But since then, there had been no news whatever of the machine. Arrived at the end of the route, driven onward by its own impetus, unable to stop, had it indeed been engulfed within the waters of Lake Michigan? Must we conclude that the machine and its driver had both perished, that there was no longer any danger to be feared from either? The great majority of the public refused to accept this conclusion. They fully expected the machine to reappear.
Mr. Ward frankly admitted that the whole matter seemed to him most extraordinary; and I shared his view. Assuredly if this infernal chauffeur did not return, his apparition would have to be placed among those superhuman mysteries which it is not given to man to understand.
We had fully discussed this affair, the chief and I; and I thought that our interview was at an end, when, after pacing the room for a few moments, he said abruptly, “Yes, what happened there at Milwaukee was very strange. But here is something no less so!”
With this he handed me a report which he had received from Boston, on a subject of which the evening papers had just begun to apprise their readers. While I read it, Mr. Ward was summoned from the room. I seated myself by the window and studied with extreme attention the matter of the report.
For some days the waters along the coast of Maine, Connecticut, and Massachusetts had been the scene of an appearance which no one could exactly describe. A moving body would appear amid the waters, some two or three miles off shore, and go through rapid evolutions. It would flash for a while back and forth among the waves and then dart out of sight.
The body moved with such lightning speed that the best telescopes could hardly follow it. Its length did not seem to exceed thirty feet. Its cigar-shaped form and greenish color, made it difficult to distinguish against the background of the ocean. It had been most frequently observed along the coast between Cape Cod and Nova Scotia. From Providence, from Boston, from Portsmouth, and from Portland motor boats and steam launches had repeatedly attempted to approach this moving body and even to give it chase. They could not get anywhere near it. Pursuit seemed useless. It darted like an arrow beyond the range of view.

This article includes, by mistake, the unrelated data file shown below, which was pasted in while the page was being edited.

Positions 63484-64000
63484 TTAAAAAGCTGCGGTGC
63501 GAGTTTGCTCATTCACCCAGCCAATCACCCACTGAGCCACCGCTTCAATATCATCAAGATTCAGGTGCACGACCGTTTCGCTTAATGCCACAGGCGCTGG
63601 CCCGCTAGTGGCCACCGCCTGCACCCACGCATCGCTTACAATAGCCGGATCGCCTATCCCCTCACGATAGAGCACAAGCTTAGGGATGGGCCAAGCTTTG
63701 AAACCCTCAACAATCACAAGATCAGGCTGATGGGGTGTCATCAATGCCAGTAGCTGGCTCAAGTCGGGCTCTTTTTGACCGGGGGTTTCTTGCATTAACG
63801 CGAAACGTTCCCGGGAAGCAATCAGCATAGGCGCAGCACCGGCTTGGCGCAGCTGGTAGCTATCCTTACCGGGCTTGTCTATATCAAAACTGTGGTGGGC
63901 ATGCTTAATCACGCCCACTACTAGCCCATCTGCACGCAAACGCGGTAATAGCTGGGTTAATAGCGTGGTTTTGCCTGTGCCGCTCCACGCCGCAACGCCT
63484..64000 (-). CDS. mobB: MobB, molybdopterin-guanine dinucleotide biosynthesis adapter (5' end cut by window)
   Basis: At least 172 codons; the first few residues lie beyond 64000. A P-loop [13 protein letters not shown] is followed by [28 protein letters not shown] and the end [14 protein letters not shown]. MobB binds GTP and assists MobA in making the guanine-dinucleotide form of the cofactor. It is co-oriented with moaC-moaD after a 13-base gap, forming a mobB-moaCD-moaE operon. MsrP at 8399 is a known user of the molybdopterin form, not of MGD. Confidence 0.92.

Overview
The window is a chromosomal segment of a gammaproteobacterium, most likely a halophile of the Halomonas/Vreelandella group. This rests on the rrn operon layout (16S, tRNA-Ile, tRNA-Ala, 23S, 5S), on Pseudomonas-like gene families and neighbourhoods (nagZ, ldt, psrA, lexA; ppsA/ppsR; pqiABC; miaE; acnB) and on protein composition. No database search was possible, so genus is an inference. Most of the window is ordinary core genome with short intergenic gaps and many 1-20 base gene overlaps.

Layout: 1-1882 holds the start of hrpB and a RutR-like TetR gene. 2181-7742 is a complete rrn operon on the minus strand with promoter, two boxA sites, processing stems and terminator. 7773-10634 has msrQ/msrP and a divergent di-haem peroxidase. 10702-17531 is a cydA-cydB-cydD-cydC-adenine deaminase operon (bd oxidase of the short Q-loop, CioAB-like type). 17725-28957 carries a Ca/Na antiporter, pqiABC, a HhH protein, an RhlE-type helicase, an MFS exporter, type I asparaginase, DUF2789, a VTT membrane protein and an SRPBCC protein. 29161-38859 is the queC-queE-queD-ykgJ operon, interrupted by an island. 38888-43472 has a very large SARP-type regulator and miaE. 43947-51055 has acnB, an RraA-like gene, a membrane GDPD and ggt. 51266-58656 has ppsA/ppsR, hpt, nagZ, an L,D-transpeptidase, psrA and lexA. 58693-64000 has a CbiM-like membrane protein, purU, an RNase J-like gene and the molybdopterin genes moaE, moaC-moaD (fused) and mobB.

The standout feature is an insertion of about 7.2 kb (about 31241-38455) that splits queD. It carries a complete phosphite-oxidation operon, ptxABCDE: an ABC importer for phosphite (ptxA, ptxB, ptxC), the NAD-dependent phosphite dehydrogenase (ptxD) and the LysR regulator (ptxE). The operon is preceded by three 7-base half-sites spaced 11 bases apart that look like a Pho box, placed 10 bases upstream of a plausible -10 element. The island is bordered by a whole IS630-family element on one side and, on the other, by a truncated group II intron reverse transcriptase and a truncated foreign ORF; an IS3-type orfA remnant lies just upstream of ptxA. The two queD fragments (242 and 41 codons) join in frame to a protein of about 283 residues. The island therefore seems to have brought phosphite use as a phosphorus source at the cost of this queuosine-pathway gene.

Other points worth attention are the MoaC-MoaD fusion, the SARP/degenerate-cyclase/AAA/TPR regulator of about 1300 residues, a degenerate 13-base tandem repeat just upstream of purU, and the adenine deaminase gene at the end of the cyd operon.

Naturally, widely differing opinions were held as to the nature of this object. But no hypothesis rested on any secure basis. Seamen were as much at a loss as others. At first sailors thought it must be some great fish, like a whale. But it is well known that all these animals come to the surface with a certain regularity to breathe, and spout up columns of mingled air and water. Now, this strange animal, if it was an animal, had never “blown” as the whalers say; nor, had it ever made any noises of breathing. Yet if it were not one of these huge marine mammals, how was this unknown monster to be classed? Did it belong among the legendary dwellers in the deep, the krakens, the octopuses, the leviathans, the famous sea-serpents?